South Africa’s biggest luxury and long-distance bus operators Greyhound has blamed Covid-19, travel bans, and closed borders for its demise.
Greyhound, a long-distance luxury coach company announced yesterday that they were shutting down their operations after 37 years of being in service, citing viability challenges emanating from a prolonged lockdown that has resulted in a decline in travel.
In a statement, on Wednesday evening, Greyhound and Citiliner owner Unitrans Passenger said the regulations limiting inter-provincial travel and coach occupancy levels, and the closure of the Zimbabwe and Mozambique borders accelerated the demise of the company.
“Declining passenger numbers and poor regulatory compliance in the bus passenger industry has resulted in both our brands – Greyhound and Citiliner – incurring significant losses for several years,”
“The impact of Covid-19 regulations limiting inter-provincial travel and coach occupancy levels, and the closure of the Zimbabwe and Mozambique borders have exacerbated the situation,” said Unitrans Passenger in a statement.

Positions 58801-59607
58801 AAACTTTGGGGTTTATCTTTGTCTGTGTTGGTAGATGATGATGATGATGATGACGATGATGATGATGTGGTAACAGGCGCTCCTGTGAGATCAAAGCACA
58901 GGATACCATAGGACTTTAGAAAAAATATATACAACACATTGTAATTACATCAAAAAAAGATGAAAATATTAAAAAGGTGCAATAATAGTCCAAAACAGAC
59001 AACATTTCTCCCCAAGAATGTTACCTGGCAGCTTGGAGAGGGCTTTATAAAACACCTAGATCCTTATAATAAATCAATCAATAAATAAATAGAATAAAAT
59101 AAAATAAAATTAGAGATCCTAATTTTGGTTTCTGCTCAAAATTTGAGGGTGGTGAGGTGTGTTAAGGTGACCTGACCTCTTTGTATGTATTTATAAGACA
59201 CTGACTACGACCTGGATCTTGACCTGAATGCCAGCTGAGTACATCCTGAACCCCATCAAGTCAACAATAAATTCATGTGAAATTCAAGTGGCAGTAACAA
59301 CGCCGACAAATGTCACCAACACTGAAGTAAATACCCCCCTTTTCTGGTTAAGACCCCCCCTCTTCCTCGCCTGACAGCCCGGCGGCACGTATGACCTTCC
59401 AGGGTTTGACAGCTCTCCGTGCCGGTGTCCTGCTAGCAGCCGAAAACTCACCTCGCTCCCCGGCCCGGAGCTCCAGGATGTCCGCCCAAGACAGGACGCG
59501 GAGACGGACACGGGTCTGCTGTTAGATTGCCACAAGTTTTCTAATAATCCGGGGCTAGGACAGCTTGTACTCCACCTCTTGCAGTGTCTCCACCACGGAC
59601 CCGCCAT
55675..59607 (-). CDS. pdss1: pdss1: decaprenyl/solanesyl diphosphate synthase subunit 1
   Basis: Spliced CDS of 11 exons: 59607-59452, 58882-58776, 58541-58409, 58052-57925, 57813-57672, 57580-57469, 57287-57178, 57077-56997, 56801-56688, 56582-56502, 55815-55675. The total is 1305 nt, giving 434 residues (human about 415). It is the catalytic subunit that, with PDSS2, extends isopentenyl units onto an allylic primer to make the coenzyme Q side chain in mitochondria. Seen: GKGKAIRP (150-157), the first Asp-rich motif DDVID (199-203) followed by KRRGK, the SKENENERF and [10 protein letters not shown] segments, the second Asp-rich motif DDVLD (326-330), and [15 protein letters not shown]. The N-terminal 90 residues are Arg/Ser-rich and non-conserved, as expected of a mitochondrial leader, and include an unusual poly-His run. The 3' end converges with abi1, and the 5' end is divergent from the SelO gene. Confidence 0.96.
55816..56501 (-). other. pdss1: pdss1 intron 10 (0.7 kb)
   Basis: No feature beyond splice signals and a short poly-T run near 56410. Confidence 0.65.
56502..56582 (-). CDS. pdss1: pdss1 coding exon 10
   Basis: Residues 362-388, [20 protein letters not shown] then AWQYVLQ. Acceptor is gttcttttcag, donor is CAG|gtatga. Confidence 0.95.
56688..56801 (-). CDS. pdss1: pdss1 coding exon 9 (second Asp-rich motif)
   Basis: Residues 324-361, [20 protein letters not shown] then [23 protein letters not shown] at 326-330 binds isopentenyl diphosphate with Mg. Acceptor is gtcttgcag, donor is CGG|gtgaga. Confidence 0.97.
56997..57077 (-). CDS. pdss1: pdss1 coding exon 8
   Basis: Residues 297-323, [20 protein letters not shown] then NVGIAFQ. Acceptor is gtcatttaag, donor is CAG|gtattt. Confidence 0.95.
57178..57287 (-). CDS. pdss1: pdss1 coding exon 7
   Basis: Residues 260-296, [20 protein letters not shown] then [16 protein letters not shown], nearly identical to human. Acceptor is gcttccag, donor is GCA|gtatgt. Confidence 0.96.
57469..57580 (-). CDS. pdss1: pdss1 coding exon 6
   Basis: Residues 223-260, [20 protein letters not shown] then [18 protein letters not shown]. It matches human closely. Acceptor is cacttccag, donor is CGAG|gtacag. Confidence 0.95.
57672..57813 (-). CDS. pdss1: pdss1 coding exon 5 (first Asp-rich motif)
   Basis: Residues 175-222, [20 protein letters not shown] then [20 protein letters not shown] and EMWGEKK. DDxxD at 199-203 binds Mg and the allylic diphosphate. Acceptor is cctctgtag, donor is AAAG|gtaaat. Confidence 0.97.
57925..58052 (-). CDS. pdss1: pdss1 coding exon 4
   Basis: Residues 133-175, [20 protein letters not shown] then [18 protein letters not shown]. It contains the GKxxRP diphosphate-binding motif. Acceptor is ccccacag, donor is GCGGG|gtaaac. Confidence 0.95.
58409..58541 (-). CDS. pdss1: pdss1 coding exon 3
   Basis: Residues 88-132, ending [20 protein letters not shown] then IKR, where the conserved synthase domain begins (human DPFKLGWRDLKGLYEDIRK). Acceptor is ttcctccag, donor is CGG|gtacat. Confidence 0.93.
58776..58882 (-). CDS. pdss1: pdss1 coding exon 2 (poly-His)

According to the TimesLive, the Grey Hound and City Liner luxury bus company which has been plying several domestic and regional routes have been struggling in staying afloat ever since the beginning of the Covid-19 pandemic.
The National Union of Metalworkers of South Africa (Numsa) said Greyhound’s demise was going to be a serious blow to a number of workers who were employed at Greyhound.
“About 693 employees will be affected by the contemplated closure of the companies Greyhound, Magic Bus, and Megabus Midrand. Should Unitrans close, this would be a serious blow to workers and their families.”